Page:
Benjamin Graham (1894-1976), author of Security Analysis (1934) and The Intelligent Investor (1949), was a principal of Graham-Newman Corp. (1926-1955). He is also regarded as a (and perhaps the primary) founder of modern financial analysis. Leithner & Co. is a Graham-style value investor.
Graham’s key insight is that “investment is most successful when it is most businesslike. An investment operation is one which, upon thorough analysis, promises safety of principal and a satisfactory return.” Operations not meeting these requirements are speculative. Value investors recognise that price is what is paid and that value is what is received; observe that over time price and value gravitate towards one another but that at any given point in time may diverge (sometimes by a wide margin); and lament that most people rarely recognise – and more than a few wilfully ignore – the fundamental distinction between value and price. Graham’s followers emphatically reject the prevailing view that the price and value of a security (i.e., stock, bond, title to real estate) necessarily coincide at all times.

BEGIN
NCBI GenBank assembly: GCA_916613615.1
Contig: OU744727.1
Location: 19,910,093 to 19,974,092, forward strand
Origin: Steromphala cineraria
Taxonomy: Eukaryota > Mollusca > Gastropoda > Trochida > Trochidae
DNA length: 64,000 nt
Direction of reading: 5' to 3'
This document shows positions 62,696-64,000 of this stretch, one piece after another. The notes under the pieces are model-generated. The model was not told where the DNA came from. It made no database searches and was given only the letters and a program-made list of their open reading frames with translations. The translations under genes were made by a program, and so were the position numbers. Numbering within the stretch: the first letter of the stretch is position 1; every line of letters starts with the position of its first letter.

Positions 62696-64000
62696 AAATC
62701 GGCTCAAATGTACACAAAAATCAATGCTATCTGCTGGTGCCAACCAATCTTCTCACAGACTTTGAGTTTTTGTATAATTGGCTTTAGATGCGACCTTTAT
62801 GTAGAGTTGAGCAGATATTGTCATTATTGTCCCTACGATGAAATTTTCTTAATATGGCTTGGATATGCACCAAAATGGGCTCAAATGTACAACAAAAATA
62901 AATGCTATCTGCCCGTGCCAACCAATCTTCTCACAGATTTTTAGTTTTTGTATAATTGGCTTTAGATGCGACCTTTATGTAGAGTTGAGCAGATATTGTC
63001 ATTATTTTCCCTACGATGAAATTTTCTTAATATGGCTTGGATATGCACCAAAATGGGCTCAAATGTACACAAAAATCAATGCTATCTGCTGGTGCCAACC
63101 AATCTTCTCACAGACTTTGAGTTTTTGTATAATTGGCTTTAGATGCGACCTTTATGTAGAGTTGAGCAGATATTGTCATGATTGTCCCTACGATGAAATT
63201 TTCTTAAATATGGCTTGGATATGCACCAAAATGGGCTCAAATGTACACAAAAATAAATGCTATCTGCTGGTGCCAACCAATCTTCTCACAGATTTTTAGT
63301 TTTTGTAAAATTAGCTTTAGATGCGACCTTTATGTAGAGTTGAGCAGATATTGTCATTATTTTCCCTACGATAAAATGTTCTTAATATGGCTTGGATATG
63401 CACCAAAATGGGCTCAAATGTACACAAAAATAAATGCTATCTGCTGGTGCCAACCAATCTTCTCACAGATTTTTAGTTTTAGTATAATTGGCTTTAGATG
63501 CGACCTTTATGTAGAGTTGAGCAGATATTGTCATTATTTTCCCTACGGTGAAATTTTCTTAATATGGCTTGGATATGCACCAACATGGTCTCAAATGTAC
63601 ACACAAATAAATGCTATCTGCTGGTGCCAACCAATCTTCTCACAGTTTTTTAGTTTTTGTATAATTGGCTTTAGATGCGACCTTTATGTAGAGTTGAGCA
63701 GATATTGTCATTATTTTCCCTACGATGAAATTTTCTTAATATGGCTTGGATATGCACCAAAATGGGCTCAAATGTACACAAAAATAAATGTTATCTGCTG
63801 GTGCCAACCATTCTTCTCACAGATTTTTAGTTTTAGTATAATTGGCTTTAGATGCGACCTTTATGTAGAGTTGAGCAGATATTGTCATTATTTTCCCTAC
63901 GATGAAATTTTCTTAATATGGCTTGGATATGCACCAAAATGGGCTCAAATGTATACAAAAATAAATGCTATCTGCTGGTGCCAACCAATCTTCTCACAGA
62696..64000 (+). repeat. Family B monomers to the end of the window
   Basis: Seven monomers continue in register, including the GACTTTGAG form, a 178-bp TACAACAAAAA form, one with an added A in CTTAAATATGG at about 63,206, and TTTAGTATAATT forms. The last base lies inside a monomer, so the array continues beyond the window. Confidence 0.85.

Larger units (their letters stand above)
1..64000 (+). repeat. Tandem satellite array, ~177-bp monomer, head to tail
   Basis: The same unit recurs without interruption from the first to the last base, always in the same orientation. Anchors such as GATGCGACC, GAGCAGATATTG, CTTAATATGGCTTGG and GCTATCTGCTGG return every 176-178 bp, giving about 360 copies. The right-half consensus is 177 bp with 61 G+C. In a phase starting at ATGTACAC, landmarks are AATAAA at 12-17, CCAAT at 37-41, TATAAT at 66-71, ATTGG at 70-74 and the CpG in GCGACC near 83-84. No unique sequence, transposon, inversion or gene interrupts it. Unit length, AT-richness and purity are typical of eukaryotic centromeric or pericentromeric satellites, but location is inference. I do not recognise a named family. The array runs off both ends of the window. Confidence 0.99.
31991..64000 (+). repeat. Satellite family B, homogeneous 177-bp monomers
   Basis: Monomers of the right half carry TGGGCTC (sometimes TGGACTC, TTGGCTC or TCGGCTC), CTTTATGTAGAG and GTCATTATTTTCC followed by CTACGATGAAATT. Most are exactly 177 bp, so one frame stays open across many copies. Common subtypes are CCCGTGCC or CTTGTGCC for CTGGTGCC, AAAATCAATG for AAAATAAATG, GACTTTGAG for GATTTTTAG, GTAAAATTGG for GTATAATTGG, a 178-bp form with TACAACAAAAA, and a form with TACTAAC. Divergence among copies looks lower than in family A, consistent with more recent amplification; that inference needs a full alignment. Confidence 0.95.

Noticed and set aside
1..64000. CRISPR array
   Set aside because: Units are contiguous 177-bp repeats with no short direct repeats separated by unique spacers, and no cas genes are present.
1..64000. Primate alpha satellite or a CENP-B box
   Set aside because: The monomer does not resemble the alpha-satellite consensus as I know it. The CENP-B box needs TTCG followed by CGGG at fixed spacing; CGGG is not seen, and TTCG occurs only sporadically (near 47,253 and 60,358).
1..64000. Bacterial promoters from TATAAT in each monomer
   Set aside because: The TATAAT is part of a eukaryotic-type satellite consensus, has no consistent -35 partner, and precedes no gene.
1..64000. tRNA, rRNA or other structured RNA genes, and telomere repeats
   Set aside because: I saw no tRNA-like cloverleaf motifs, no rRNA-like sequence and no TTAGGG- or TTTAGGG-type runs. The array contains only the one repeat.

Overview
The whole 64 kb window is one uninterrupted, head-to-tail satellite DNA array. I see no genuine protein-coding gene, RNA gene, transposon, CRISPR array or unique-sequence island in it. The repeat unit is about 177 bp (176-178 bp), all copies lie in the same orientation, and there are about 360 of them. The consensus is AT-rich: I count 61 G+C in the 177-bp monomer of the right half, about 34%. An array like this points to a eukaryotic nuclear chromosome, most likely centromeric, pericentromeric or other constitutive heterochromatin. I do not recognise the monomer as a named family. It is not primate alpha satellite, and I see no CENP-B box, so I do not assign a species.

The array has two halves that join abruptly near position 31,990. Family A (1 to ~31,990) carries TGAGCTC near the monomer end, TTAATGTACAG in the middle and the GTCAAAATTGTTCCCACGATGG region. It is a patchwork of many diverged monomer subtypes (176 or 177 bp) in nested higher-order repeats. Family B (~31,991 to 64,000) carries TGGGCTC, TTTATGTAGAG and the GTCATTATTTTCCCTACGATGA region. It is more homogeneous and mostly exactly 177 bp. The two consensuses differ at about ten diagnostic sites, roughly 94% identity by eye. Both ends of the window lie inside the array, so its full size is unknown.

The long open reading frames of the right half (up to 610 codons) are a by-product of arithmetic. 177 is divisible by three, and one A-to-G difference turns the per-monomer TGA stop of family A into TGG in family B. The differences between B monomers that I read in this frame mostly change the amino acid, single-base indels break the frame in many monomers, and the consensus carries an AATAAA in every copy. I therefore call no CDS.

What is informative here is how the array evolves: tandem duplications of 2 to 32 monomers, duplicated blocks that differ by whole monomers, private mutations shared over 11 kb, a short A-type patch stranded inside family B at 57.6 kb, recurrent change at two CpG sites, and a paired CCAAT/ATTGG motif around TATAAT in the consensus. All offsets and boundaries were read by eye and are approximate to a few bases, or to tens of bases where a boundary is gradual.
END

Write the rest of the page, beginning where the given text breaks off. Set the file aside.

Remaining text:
In order better to appreciate the distinction between price and value, Graham urged market participants to ignore “the market” and to focus upon the individual business which issues a security such as a stock. The investor regards a stock as a share in the ownership of a business, and its value will over time correspond to that of the entire enterprise. From this insight follow two others:
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